If you want to see an urban emergency manager sweat, just mention one name: Katrina.
Among the most destructive and deadly hurricanes in American history, the 2005 storm is likely the definition of “disaster” for anyone who watched it unfold in news coverage and over social media — as much for the human cost as for the drawn-out and flawed response.
It is inevitable that cities will face disasters, natural and man-made, but they don’t all have to be Katrinas. By using smart technology solutions to build upon best emergency management practices that were developed during the past century and more, cities will be able to prepare more effectively and respond more efficiently.
Having access to data from IoT networks is an unprecedented boon for emergency preparedness. Just knowing the travel habits of commuters from tracking mobile ticket activations across different modes of transit allows cities to predict where the greatest concentrations of people will be at any given hour, which can be accounted for in evacuation plans. And networked devices will make it possible to more effectively disseminate alerts, information and directives to the population — and to scale responses, so as to focus areas of greatest risk and thereby reduce the chance of panic in those where the risk is lower.
The promise of smart technology in response to disasters, though, is perhaps the greater opportunity. By mitigating the impact in the wake of a hurricane, an earthquake or other event, cities will be able to hasten the return to normalcy for citizens and businesses, reducing the emotional and economic impact of disasters.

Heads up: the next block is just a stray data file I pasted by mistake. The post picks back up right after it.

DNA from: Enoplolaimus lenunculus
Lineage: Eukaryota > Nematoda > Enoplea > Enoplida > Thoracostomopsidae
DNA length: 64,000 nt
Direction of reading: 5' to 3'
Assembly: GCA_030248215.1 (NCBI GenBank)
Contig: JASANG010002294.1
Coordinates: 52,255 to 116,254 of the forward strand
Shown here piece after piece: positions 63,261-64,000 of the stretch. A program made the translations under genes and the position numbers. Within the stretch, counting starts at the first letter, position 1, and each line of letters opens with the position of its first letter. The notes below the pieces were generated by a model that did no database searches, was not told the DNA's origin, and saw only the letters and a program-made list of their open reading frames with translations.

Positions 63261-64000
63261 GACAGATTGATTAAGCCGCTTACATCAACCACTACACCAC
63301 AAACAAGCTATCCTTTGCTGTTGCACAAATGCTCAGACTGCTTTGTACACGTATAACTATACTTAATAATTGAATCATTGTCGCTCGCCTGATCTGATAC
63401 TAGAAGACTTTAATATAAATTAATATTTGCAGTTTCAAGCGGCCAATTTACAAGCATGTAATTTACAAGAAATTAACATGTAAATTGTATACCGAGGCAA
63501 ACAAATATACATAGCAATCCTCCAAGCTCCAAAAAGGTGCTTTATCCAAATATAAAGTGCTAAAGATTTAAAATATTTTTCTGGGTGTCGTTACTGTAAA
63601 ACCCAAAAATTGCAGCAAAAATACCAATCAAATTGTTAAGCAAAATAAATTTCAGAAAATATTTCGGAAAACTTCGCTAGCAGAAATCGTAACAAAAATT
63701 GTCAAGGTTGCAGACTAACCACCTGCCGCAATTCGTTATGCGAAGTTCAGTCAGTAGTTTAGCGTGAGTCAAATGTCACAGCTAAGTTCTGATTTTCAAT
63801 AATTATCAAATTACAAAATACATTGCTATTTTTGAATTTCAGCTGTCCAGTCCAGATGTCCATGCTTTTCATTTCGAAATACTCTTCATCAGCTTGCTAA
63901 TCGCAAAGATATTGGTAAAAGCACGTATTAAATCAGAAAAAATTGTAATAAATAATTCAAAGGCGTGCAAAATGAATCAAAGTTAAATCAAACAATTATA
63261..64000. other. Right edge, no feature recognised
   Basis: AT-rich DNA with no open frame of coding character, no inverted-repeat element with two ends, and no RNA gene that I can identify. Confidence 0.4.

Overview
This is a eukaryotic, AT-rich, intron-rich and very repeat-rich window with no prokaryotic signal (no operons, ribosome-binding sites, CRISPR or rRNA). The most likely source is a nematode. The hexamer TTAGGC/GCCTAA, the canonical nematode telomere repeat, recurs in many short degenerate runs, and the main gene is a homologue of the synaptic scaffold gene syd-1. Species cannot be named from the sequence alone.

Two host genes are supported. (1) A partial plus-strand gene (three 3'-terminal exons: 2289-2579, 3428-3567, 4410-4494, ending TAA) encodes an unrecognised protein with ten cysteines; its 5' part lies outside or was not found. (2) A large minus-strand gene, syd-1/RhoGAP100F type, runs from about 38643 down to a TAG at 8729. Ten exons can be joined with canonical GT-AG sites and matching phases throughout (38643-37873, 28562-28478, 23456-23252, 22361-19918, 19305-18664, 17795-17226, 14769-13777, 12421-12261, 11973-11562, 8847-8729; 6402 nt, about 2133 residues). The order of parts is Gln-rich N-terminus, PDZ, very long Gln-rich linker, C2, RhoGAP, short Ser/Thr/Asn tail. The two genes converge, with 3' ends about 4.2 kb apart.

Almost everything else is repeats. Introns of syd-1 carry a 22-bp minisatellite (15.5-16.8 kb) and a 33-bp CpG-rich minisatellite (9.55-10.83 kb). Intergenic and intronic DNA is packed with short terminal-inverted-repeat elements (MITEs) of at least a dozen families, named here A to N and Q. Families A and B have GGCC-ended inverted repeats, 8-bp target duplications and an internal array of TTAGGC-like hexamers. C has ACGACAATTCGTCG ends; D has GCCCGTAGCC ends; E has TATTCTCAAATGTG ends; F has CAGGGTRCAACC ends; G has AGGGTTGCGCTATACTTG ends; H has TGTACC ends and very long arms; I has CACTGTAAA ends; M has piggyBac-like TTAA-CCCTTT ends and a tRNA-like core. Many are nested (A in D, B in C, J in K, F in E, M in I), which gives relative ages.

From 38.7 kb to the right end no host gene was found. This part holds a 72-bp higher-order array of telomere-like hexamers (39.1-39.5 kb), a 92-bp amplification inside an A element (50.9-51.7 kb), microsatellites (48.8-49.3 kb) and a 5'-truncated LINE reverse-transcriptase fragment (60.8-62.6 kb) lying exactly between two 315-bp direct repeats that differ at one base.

There are already efforts to harness smart technology for this purpose. Indeed, when the tremors from 2011 offshore earthquake reached Japan, they were detected by sensors that automatically brought the country’s Shinkansen bullet trains to a halt. No trains were derailed in the subsequent 9.3-meter-tall tsunami.
The Urban Risk Lab at MIT — which is specifically tasked with finding ways to help cities deal with disasters — came up with the PrepHub, a melding of physical infrastructure and smart technology. It’s a multifunction station with a pedal-powered generator that provides charging for devices and acts as a communications center to help citizens after a disaster. Another response was developed after Hurricane Sandy devastated parts of the East Coast. Because many local businesses were unable to get communications or data services in the following days, the New York City Economic Development Corporation held a contest to design solutions. One finalist was Red Hook WIFI, a resilient wireless network designed to provide internet access on the community level in the event of large-scale power outages.
Developing technology holds even more promise. Google’s patent filing for managing lane assignment for autonomous vehicles is a good example. Once there is a critical mass of autonomous vehicles — both privately owned and public transit — far more can be fit onto a road during an evacuation without creating bottlenecks and gridlock, getting more people to safety more quickly. It’s even possible they could be moved out of the way in a coordinated fashion to allow emergency response vehicles to get by with minimal or no delay.
What needs to happen now — well before the next blizzard of the century or catastrophic wildfire — is for smart city stakeholders to bring emergency planners into their circles, if they haven’t already. Having the internet of things integral to your city planning is not enough, by itself, to be prepared. You will need guidance from people well-versed in crisis management from experience in real-world situations.
Cities have proved their resiliency in the face of disasters time and again. However, it is inarguably smarter to take steps today to mitigate future catastrophes. The name Katrina will never lose its sting — nor should it, given the cost it levied — but cities should take every opportunity to leverage smart technology in ways that will make citizens safer in the face of future disasters.
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